• Simple analgesics – no more than 15 days a month.
  • Triptans – no more than 9 days a month.
  • Combination pain relievers – no more than 9 days a month.

Note, opioids, including codeine, are not recommended for migraine because they are generally not very effective and have a high risk of causing medication overuse headache.

Preventative treatment

The following medications may be prescribed by a doctor to help prevent migraine attacks. These are usually indicated for people living with chronic migraine and those who have frequent headaches. They can also help with recovery from medication overuse headache.

Drug Type


(anti-seizure drugs)

·         Topiramate

·         Valproate


·         Propranolol

·         Metoprolol


·         Amitriptyline

·         Venlafaxine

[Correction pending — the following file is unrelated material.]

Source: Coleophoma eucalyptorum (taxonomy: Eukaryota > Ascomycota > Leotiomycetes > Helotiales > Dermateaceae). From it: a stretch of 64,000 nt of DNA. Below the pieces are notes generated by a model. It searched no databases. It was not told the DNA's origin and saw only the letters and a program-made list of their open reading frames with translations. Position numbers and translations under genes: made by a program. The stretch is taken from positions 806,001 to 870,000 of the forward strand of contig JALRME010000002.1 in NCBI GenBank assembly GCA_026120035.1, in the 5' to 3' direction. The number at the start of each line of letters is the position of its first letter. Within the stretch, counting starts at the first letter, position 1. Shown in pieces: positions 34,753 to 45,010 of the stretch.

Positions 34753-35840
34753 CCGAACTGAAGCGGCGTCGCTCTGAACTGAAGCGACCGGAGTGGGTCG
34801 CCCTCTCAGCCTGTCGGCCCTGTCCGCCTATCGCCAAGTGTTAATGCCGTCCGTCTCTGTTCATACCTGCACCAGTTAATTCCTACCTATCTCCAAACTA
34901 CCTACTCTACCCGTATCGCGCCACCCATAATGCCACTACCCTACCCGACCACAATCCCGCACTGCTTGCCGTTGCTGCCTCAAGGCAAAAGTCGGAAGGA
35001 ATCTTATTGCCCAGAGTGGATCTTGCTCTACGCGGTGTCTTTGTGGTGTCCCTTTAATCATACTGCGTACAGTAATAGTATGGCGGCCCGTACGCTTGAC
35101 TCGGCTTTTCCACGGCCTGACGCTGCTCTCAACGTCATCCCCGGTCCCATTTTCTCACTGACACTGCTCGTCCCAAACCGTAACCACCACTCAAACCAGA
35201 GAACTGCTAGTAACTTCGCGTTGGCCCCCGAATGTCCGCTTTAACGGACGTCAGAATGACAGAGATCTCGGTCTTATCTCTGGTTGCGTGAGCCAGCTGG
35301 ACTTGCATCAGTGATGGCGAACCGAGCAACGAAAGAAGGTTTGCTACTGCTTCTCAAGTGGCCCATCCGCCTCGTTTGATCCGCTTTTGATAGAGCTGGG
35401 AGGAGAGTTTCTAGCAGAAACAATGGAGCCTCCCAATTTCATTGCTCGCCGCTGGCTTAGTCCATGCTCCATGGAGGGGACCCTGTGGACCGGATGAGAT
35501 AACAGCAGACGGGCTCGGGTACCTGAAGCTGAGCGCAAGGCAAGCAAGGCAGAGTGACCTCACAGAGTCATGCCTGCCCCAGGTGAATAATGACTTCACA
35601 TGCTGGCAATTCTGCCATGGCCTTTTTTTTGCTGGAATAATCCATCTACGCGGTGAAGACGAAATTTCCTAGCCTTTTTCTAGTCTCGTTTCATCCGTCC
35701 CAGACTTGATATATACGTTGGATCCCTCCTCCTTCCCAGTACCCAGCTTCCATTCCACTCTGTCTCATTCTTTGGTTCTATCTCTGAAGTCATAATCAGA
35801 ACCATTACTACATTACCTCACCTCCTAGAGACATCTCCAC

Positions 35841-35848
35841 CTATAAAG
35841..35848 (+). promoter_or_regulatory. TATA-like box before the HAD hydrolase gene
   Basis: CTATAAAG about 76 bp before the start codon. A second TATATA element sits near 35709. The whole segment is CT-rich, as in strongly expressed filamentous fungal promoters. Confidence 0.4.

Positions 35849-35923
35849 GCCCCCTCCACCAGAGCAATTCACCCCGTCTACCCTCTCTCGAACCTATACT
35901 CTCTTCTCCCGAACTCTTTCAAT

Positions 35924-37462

·         Botulinum toxin (Botox) (injection)

·         Pizotifen

What are the new medications for migraine?

Since 2018, there have been several new drugs approved for the treatment of migraine within Australia. These new drugs belong to two new classes of migraine medications:

  1. CGRP monoclonal antibodies.
  2. CGRP receptor antagonists (gepants).

How do the new migraine drugs work?

Calcitonin gene-related peptide (CGRP) is a small protein that plays a major role in migraine. High levels have been measured in blood samples from people diagnosed with migraine and other head pain disorders.

During a migraine attack, increased levels of CGRP are released by the trigeminal nerves, which are the major nerves in the head that relay sensory information between the face and brain.

The released CGRP has several actions, including:

  • Binding to receptors on blood vessels within the brain, causing them to dilate.
  • Binding to immune cell receptors, which leads to inflammation of the membranes covering the brain.
  • Binding to receptors on nerves, causing them to become sensitised, which may lead to pain.

The new migraine drugs block CGRP from doing this, either by binding directly to CGRP, or by binding to its receptors.  

CGRP monoclonal antibodies